Bonuses at AIG ain't the problem or the outrage

I think, as a whole, we’re missing the boat on AIG. Yes, the bonuses in the face of failure, catastrophic failure, are difficult to wrap our minds around but let’s just step back for a minute and look at the greater picture. We, the American taxpayers, owned 80% of AIG. AIG is a huge insurance and financial services company. It seems to me, as majority owners of the company, that we need to figure out what is good in this company and sell off or close or liquidate the rest of the company. The department that thought up, bought and sold Credit Default Swabs needs to be cut, paired down and fired. Senator Grassley suggested that those folks commit suicide. I think that’s going a little too far but they need to be gone. Take whatever you have in your hands and leave. Bye-bye. Why hasn’t this been done yet?

Some on Wall Street are getting nervous as they see the dust-up over AIG. They should be nervous. If you have been bailed out and we own you then we are going to be corporate raiders like it is the 1980s again. We’ll keep the good and throw out the bad.

BTW, I’m not buying the line that we have contract that can’t be broken. All of those contracts have some clause that can and will let the company off the hook. They always have these types of clauses. Contracts are broken all the time in the US. Our courts are filled with folks who want to break a contract. (Glenn has much more.)

My problem is that our government is reluctant to step up (not Obama, but the other people that work for you and me) and do what is necessary. There are too many folks in the Treasury that have bought into the leave business alone theory of government. This theory isn’t going to work any more. I need for my government to protect my investments in AIG, Citibank and others. We have bought large portions of these companies because we were told that we had to. Okay. Now let’s do the right thing for the investors – us!

See video:

Eliot Spitzer has written a very thoughtful post.

0 Responses

  1. My problem is that our government is reluctant to step up

    You and me both. The first time congress pointed angry fingers at the evil CEO’s and went on about how angry / disappointed / impatient they were, I bought it. I said to my newspaper “You tell ’em congress! I’m mad too!”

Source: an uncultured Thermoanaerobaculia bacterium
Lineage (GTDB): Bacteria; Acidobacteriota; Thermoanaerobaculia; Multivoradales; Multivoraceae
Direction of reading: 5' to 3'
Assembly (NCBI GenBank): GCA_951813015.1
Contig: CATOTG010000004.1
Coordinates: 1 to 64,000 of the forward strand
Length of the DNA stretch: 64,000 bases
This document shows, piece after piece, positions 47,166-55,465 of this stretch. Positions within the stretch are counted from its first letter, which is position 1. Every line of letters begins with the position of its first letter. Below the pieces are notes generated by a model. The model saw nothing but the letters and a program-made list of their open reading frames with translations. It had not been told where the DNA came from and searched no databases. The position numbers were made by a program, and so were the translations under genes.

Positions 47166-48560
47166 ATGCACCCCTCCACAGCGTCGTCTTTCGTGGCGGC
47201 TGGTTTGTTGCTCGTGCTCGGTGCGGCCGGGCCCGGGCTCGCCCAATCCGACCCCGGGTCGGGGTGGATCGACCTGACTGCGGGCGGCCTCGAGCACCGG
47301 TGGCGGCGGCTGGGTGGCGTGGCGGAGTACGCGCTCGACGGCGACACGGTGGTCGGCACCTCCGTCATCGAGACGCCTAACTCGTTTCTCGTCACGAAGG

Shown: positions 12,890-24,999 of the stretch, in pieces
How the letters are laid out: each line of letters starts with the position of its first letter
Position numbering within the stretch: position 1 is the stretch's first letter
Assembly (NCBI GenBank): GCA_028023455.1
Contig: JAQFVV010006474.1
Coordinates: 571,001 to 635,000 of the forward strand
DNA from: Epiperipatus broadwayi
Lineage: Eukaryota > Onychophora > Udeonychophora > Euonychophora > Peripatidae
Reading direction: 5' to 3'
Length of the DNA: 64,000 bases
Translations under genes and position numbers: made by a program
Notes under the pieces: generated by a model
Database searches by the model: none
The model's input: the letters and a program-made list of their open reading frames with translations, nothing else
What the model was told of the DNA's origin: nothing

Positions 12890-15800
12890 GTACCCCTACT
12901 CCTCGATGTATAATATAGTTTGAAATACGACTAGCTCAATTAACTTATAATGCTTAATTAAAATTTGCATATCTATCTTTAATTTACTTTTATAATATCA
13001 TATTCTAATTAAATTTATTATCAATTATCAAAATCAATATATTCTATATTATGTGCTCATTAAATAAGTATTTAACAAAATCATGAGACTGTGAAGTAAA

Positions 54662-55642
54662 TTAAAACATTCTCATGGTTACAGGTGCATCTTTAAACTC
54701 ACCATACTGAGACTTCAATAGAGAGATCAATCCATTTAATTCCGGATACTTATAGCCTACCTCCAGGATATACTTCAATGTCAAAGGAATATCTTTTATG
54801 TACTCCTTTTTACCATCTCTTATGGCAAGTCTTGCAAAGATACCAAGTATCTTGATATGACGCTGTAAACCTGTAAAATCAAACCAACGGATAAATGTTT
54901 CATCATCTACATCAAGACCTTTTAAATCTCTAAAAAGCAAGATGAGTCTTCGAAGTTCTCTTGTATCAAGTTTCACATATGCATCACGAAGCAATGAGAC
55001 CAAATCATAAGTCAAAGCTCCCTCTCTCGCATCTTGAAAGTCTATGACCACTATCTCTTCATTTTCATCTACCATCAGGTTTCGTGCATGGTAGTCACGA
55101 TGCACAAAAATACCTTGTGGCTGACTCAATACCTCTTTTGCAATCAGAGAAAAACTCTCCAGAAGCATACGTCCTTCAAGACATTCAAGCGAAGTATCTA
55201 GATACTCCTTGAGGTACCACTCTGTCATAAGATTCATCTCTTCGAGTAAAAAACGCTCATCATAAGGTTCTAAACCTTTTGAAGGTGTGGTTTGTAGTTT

By the second time it had lost its charm. As a taxpayer (read: victim) there isn’t much I can do other than whine about what’s going on. The US government, however, can do something. They are loaning the money which means they get to call the shots. I am utterly fed up with congress whining along with me when what they *should* be doing is making demands.

    I’m not a legislator, but it seems simple and I don’t know why this isn’t being done:

    1.) Demand transparency in return for any loan.
    2.) Require the banks to offer fully auditable paper trails for every penny they receive from the US.
    3.) Start issuing indictments to anyone at AIG & Friends who fails to deliver.

    Banks play 0-compassion 0-excuses hardball with the consumer every day, even after they ruined out economy. Why is it so hard for us to play hardball with them when they need it most?

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Errington C. Thompson, MD

Dr. Thompson is a surgeon, scholar, full-time sports fan and part-time political activist. He is active in a number of community projects and initiatives. Through medicine, he strives to improve the physical health of all he treats.

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A Letter to America

The Thirteeneth Juror

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